Aging “Baby Boomers” and Workers’ Compensation Part 2

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Today’s post comes from guest author Tom Domer from The Domer Law Firm. As a continuation of last week’s post, it dispels some of the realities that were true decades ago when it came to workers’ compensation and “older” workers. And you’ll want to read all the way to the end to see who’s considered an “older” worker in this article!

Last week, we started talking about some of the NCCI’s interesting conclusions about the implications of “Baby Boomers” in the workplace (see Part 1 of this article). In today’s post, we discuss these conclusions in more detail. The frequency of injury has steadily declined since the mid-1990s, with age group differences in frequency largely eliminated.  The decline in frequency has occurred for all age groups.  The differences among age groups in the early 1990s had almost completely disappeared by 2010.

A longstanding worker’s compensation maxim that “younger workers have much higher injury rates” is no longer true.  For example: the injury rate for workers age 55-64 was 16% lower than the frequency for all workers in the mid-1990s but actually 1% higher in 2010, indicating that the differences have clearly narrowed.

Lastly, in terms of severity of claims, older workers certainly cost more, primarily due to higher wages and increased medical costs for older workers.  The severity of medical costs for the 55-64 age group was 25% above average in 1995 but only 17% above average in 2008.  Even those differences have narrowed.  Simply put, the medical severity was more than 50% higher for older workers.

In terms of types of injuries suffered, older workers seemed to experience rotator cuff and knee injuries and lower back nerve pain (lumbosacral neuritis) while younger workers were more likely to have sprains and lower back pain.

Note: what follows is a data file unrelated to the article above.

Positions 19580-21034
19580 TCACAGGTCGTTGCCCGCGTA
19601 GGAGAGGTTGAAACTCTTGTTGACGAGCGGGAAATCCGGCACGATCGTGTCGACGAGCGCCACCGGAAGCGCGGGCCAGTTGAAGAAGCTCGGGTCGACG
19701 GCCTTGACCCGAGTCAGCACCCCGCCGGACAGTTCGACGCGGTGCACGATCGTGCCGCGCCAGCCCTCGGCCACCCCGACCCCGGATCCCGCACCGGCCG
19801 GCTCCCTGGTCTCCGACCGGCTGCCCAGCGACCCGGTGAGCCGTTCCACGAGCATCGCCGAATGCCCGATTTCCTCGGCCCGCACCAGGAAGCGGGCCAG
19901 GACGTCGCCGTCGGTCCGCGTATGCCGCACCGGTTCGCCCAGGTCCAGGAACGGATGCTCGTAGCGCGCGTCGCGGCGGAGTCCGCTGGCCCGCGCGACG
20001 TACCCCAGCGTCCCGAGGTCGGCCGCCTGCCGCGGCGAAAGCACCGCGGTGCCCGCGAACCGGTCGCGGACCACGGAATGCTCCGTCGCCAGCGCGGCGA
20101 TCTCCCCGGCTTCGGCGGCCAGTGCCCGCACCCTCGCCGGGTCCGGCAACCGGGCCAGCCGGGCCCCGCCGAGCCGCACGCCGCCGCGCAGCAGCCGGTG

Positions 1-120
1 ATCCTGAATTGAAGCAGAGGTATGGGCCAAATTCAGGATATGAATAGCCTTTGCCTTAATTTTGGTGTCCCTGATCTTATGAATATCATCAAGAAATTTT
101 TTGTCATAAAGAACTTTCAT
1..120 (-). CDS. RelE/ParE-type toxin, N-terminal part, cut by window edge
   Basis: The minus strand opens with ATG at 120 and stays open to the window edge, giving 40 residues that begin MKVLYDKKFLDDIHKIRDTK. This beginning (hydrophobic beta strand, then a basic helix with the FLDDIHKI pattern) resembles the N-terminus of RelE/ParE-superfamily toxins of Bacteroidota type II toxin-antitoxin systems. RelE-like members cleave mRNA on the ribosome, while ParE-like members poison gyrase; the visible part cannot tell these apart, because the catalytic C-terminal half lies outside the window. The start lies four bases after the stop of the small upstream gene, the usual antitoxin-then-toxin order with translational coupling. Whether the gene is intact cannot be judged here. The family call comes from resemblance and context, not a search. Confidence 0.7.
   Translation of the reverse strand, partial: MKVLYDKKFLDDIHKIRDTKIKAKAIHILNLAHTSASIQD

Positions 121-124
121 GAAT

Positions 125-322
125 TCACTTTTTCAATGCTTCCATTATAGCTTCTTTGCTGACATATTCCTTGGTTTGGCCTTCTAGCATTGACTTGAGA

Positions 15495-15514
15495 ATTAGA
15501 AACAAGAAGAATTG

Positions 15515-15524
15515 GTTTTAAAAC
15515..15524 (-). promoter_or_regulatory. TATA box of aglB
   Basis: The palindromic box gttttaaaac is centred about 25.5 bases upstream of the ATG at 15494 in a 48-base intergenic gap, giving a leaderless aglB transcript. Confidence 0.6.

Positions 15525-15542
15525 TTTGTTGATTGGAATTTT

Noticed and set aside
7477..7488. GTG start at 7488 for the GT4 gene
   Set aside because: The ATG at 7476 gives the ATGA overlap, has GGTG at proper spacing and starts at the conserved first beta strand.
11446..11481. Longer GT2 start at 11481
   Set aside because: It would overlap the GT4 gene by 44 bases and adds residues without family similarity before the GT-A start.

In terms of time lost, the average temporary duration was 53 days for the 20-34 age workers and 66 days for the 45-64 age workers (a 25% difference).  Average treatments per claim averaged 44 for the 20-34 age workers and 58 for the 45-64 age workers, while the average temporary benefits paid per day was $42 for the 20-34 age and $53 for the 45-64 age workers.  Average cost per treatment was $117 for the 20-34 age workers and $126 for the 45-64 age workers.

In conclusion, the differences in frequency of injury rates by age have diminished while differences in severity of cost by age have continued.  Older workers generally tend to have higher loss costs per worker, but the term “older” seems to start with age 35, since all groups of workers age 35 to 64 have similar costs per worker.  Overall, an aging workforce may have less negative impact on loss costs than originally thought.



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The offices of Rehm, Bennett, Moore & Rehm, which also sponsors the Trucker Lawyers website, are located in Lincoln and Omaha, Nebraska. Five attorneys represent plaintiffs in workers’ compensation, personal injury, employment and Social Security disability claims. The firm’s lawyers have combined experience of more than 95 years of practice representing injured workers and truck drivers in Nebraska, Iowa and other states with Nebraska and Iowa jurisdiction. The lawyers regularly represent hurt truck drivers and often sue Crete Carrier Corporation, K&B Trucking, Werner Enterprises, UPS, and FedEx. Lawyers in the firm hold licenses in Nebraska and Iowa and are active in groups such as the College of Workers’ Compensation Lawyers, Workers' Injury Law & Advocacy Group (WILG), American Association for Justice (AAJ), the Nebraska Association of Trial Attorneys (NATA), and the American Board of Trial Advocates (ABOTA). We have the knowledge, experience and toughness to win rightful compensation for people who have been injured or mistreated.

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